Oncology Self-Assessment: Leukemia and Multiple Myeloma

Jan 19, 2023

ASCO seeks to advance the education of all oncology professionals and ultimately facilitate and support enhanced patient care. The ASCO Oncology Self-Assessment Series on ASCO Connection consists of free case-based multiple-choice practice questions, educational links, and answer rationales from ASCO-SEP. 
Learn more about ASCO’s Educational products, such as the 2022 ASCO-SEP Digital Subscription, which includes the digital book, access to education courses and virtual meeting-related content, plus over 1,000 practice questions in the Question Bank. Oncology trainees and training program directors can visit Education Essentials for Oncology Fellows (EEOF) to learn more and register for the 2022-2023 cycle.
Correct answers are listed at the bottom of the page.

Question 1: Leukemia

In her first remission, a 55-year-old woman underwent matched unrelated allogeneic stem cell transplant with myeloablative conditioning for high-risk acute myeloid leukemia (AML). She received antithymocyte globulin (ATG) as a part of conditioning and was placed on cyclosporine and mycophenolate immunosuppression for graft versus host disease (GVHD) prophylaxis. On day 30, she developed mild abdominal discomfort, persistent nausea, and three to four episodes of watery diarrhea per day. Sigmoidoscopy revealed numerous apoptotic bodies in the crypt epithelium. The patient began taking methylprednisolone 2 mg/kg/day to treat acute gastrointestinal GVHD. After 7 days of therapy, there was no improvement in her symptoms.
Which of the following is the most appropriate next step?
  1. ATG
  2. Switch cyclosporine to tacrolimus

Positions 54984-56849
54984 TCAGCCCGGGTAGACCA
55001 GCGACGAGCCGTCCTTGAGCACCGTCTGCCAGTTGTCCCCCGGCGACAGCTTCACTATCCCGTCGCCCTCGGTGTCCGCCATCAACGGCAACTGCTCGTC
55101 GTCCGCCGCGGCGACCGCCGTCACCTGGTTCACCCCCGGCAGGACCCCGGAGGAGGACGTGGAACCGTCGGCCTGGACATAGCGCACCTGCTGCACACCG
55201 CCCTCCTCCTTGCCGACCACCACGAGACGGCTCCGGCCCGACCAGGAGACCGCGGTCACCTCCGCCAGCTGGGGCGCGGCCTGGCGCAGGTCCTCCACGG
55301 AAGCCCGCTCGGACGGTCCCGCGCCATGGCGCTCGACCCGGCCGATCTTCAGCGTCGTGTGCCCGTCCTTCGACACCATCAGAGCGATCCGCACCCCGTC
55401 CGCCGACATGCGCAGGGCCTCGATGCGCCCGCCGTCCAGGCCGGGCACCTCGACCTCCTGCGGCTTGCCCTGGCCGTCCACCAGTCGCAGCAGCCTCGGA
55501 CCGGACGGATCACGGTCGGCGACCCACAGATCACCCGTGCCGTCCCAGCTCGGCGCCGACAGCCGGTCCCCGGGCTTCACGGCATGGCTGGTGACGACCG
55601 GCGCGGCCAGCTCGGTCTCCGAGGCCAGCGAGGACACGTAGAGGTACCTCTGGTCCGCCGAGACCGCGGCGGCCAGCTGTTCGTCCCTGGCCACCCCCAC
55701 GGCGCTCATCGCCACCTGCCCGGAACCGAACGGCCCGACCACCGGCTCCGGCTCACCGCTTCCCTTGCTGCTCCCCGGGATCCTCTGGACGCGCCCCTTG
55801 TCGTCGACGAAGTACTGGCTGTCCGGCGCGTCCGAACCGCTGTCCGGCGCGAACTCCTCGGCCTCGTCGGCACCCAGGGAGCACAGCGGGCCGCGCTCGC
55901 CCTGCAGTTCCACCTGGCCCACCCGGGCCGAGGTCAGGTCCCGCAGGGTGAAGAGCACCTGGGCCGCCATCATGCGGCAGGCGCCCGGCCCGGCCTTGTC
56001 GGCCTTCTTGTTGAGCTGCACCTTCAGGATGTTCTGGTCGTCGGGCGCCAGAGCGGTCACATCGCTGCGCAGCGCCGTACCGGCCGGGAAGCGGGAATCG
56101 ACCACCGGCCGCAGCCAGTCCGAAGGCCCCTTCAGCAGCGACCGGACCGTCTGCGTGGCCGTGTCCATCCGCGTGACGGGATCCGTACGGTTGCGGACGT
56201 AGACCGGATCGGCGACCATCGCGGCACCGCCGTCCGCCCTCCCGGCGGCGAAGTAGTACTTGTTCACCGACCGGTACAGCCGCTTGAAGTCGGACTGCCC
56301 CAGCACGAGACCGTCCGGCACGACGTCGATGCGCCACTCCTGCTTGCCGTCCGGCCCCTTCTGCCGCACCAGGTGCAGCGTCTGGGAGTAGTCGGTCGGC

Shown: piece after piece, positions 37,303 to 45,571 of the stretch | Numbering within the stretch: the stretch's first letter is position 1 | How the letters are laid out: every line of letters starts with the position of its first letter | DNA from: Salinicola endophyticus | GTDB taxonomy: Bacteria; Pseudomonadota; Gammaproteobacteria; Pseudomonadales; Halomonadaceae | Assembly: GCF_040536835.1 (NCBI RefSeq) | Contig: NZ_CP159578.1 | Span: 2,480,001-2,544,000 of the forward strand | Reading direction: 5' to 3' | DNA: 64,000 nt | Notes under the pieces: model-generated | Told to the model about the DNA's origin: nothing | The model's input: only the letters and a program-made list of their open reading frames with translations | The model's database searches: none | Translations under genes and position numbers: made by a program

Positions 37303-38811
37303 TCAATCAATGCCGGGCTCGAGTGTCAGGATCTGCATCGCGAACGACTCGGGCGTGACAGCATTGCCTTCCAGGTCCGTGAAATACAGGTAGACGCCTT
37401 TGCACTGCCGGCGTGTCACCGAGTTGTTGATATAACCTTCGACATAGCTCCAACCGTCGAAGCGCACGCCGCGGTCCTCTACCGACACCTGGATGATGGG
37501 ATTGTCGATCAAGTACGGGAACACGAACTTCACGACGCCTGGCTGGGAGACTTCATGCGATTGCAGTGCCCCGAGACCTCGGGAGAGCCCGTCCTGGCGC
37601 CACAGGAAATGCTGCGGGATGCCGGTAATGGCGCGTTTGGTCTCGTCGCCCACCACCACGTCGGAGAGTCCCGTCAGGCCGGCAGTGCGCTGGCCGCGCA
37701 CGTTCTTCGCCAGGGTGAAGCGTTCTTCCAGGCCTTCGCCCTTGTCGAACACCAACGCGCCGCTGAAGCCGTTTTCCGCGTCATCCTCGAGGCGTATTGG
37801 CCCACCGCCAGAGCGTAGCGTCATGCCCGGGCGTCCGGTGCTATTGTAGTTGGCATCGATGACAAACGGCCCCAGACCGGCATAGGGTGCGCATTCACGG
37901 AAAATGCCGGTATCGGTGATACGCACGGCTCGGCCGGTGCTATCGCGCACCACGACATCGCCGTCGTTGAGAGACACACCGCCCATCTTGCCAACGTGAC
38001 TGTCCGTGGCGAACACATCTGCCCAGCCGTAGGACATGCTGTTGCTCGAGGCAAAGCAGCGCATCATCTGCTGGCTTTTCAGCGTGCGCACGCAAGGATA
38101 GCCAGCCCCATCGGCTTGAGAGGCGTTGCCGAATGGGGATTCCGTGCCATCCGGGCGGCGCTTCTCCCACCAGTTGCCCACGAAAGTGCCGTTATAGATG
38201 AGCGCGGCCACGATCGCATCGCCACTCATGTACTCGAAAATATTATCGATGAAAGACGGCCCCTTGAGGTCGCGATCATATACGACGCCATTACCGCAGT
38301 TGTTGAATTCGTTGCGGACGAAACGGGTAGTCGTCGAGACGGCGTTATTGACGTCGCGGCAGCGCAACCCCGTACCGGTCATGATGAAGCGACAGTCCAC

3. Ruxolitinib
  4. Infliximab

Question 2: Multiple Myeloma

A 65-year-old woman with recently diagnosed IgG kappa multiple myeloma presented to the oncology clinic for follow-up. Laboratory results revealed a hemoglobin level of 9.0 g/dL and serum creatinine level of 3.2 mg/dL; her estimated creatinine clearance level was 29 mL/minute. Bone marrow demonstrated 25% plasma cells. There is no evidence of lytic lesions on skeletal survey or PET scan. She is currently on cyclophosphamide, bortezomib, and dexamethasone (CyBorD).
Which of the following therapies is most appropriate to add for this patient?
  1. Denosumab
  2. Aspirin
  3. Zoledronic acid
  4. No additional therapy needed

Question 1 Rationale and Reference

Correct answer: C. Ruxolitinib  
Rationale: Based on a randomized open-label phase III trial (REACH2 trial) evaluating ruxolitinib versus the best available therapy in patients with steroid-refractory acute GVHD, ruxolitinib therapy led to significant improvements in durable overall response rate at day 56 (40% vs. 22%) with a longer median failure-free survival and overall survival. Based on these results, the FDA approved ruxolitinib for use in patients age 12 and older with steroid-refractory acute GVHD. Other agents listed (infliximab, ATG, and tacrolimus) have not been studied in randomized studies to treat acute GVHD.
  • Zeiser R, von Bubnoff N, Butler J, et al. Ruxolitinib for glucocorticoid-refractory acute Graft-versus-host disease. N Engl J Med. 2020;382:1800-10. DOI: https://doi.org/10.1056/NEJMoa1917635z.

Question 2 Rationale and References

Correct answer: A. Denosumab
Rationale: All patients beginning myeloma therapy should be started on prophylaxis for skeletal-related events irrespective of bony lesion presence or absence; these patients are at increased risk of developing skeletal-related events. In patients with preexisting renal issues and creatinine clearance less than 30 mL/minute, denosumab is a preferred option. Denosumab is a human monoclonal antibody that binds and inhibits RANK ligand. It is not cleared renally and is shown to be noninferior to bisphosphonate in this setting. Patients on immunomodulatory agents such as lenalidomide are at a higher risk of thrombosis and should be on full-dose aspirin. Bisphosphonates such as zoledronic acid have been the mainstay of therapy; however, bisphosphonate is renally metabolized. In a patient with renal dysfunction, denosumab is a better option.
  • Raje N, Terpos E, Willenbacher W, et al. Denosumab versus zoledronic acid in bone disease treatment of newly diagnosed multiple myeloma: an international, double-blind, double-dummy, randomised, controlled, phase 3 study. Lancet Oncol. 2018;19:370-81. DOI: https://doi.org/10.1016/S1470-2045(18)30072-X.
  • Parrondo RD, Sher T. Prevention of skeletal related events in multiple myeloma: focus on the RANK-L pathway in the treatment of multiple myeloma. Onco Targets Ther. 2019;12:8467-78. DOI: https://doi.org/10.2147/OTT.S192490.
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